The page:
One last shot now as the camera swoops around, heading inland, back to fields awash in contrasts of green, and framed by dry stone walls as the music reaches a crescendo. Landscape and music fueling each other now as the camera ascends and pans out wide now. As wide as possible. A verdant green landscape below, the white capped blue of the ocean beyond and the rocky treeless ground between all in view as the last notes play out.
Well, that is how it would all look and sound as the movie in my mind. Obviously there are many ways to film a scene like that, but in all this time thinking about this song, this sort of imagery has remained. It is safe to say that the title of the song, Green Lands played a large role in that decision. Breton guitarist Dan Ar Braz has been a favorite of mine for years. In a long and varied career the distinctive clean lines of his guitar playing have always stood out, both on the acoustic and electric guitars. Part of that reason is because he developed a guitar playing technique that was similar to the bagpipes. In the 1990’s he put together a group of some 50 musicians called L’Heritage des Celtes. It was a super group of Celtic musicians from Brittany, Scotland, Ireland, Galicia and Wales, including the powerful Breton pipe band, Bagad Kemper. Together this group recorded and performed in front of large crowds for several years. Green Lands is a song Dan Ar Braz had recorded an earlier version of years before, but it really came alive as part of L’Heritage des Celtes. I knew when I first heard it that it was something special. That lump in the throat moment I mentioned above? I still get it every time I play this song.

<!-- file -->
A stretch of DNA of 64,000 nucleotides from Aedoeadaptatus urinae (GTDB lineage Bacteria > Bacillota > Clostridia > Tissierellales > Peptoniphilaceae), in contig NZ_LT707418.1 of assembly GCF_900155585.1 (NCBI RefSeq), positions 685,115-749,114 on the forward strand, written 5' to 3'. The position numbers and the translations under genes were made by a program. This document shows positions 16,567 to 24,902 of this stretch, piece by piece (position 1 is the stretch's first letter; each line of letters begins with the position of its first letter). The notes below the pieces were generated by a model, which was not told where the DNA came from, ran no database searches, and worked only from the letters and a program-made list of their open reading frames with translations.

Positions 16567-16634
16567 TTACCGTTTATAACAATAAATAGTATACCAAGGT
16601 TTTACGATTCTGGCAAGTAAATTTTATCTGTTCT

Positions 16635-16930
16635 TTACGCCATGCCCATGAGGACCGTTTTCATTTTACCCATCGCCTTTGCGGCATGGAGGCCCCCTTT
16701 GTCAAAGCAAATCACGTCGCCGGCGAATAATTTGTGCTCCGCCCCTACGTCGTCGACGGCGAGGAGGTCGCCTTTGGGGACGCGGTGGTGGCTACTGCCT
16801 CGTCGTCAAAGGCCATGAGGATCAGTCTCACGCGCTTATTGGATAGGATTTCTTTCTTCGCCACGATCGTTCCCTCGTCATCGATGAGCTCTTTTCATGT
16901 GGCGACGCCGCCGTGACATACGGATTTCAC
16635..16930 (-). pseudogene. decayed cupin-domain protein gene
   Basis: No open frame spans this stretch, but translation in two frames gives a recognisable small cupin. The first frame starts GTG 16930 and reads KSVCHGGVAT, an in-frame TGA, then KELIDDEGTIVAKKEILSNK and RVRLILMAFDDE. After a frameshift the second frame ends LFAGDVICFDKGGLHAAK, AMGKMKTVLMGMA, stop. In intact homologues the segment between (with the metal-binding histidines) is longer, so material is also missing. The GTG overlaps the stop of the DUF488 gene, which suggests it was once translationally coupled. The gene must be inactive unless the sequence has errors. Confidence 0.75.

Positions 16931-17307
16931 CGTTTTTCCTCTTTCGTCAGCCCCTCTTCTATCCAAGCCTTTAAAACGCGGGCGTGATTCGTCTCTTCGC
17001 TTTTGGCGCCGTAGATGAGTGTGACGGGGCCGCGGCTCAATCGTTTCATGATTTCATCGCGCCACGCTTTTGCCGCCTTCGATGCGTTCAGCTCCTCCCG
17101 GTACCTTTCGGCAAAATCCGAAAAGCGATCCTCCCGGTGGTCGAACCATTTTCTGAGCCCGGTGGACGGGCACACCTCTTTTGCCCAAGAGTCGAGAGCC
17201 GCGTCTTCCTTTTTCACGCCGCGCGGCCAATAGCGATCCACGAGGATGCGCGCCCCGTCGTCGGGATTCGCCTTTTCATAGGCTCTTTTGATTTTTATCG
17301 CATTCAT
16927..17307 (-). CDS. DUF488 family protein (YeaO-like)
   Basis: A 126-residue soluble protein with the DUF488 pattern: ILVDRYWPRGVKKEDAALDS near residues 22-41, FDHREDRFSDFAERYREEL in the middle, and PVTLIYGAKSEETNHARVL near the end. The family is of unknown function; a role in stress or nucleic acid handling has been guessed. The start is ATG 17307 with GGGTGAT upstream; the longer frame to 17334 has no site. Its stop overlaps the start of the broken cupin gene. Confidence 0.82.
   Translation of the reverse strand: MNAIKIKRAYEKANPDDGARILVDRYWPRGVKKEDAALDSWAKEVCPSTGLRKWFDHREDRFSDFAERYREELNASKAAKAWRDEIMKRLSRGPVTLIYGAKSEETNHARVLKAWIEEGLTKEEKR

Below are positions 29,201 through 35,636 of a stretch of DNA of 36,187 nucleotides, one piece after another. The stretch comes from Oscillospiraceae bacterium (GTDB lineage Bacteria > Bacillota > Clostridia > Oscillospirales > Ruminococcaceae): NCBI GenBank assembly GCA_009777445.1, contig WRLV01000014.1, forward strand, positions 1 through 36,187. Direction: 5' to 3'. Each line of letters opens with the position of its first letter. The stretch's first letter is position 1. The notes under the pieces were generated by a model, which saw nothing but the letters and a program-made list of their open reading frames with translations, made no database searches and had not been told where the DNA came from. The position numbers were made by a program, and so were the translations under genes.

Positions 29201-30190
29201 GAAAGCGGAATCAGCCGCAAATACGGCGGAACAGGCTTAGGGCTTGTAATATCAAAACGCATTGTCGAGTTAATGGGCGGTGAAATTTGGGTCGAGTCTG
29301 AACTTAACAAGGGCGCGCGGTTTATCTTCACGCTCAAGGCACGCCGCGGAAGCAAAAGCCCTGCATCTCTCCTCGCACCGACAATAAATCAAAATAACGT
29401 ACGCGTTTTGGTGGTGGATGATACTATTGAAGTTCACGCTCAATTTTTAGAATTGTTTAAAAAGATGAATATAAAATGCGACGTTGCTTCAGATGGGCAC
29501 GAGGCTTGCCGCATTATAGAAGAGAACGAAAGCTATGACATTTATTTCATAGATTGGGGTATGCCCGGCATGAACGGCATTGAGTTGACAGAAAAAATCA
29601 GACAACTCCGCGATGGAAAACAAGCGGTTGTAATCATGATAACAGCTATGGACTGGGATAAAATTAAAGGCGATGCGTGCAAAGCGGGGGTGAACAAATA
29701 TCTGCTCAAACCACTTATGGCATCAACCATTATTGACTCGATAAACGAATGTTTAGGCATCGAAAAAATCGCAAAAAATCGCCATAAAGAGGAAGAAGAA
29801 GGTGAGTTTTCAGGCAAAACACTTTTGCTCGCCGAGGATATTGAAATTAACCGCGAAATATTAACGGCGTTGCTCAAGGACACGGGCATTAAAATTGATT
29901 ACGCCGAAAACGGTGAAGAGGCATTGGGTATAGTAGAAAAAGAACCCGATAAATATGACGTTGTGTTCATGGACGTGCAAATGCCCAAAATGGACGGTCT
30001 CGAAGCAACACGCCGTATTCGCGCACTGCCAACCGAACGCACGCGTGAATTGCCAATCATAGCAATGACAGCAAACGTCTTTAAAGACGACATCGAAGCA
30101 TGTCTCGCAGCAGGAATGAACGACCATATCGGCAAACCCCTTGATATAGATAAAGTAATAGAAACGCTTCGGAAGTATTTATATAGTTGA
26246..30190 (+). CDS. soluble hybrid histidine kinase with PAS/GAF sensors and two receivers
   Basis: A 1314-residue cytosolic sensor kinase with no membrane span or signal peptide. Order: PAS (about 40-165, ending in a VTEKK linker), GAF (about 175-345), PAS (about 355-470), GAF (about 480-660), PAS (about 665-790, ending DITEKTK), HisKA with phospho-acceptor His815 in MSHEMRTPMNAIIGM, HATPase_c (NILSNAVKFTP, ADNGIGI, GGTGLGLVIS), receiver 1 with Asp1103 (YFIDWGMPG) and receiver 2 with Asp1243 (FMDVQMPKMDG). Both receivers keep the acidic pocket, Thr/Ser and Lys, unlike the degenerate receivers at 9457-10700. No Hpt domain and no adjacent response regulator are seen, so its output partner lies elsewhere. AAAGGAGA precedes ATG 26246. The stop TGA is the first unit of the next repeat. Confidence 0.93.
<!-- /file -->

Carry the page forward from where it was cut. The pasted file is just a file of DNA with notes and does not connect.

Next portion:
In the notes to one of his albums, Ar Braz says that he composed Green Lands as a hymn to the Celtic countries, that “have in common large green landscaped scenery of dreams and legends.” I have not traveled to all of the Celtic lands yet, but I have been to Ireland, Scotland and Wales. When you are in any one of those places, you certainly do feel that sense of history and a connection to those ancient myths and legends, as well as the landscape. It is a very powerful sensation. In a much earlier blog I mentioned how those sorts of sensations can often be revisited with the aid of a photograph. So too can film, much like I described. The difference between the two is that a movie almost always utilizes music of some sort, but a still photograph does not. My aim with Soundtrack Of A Photograph from the start has been finding that connection between a song and a photo. Two years in and I am still finding those connections.
And I’m not stopping anytime soon. Whether this is your first time reading my blog, or whether you have read them all, I thank you so much! Your comments and likes make me want to continue. In honor of the occasion, here at the bottom is a gallery of older photos taken in parts of the ‘Green Lands’ on various trips between 1990-2008, on various types of cameras. Also, how about another one from Dan Ar Braz? Click the video for a great clip of another of his songs called Broken Prayer.
Green Lands & Broken Prayer-Composed By Dan Ar Braz
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All Photographs By Robert P. Doyle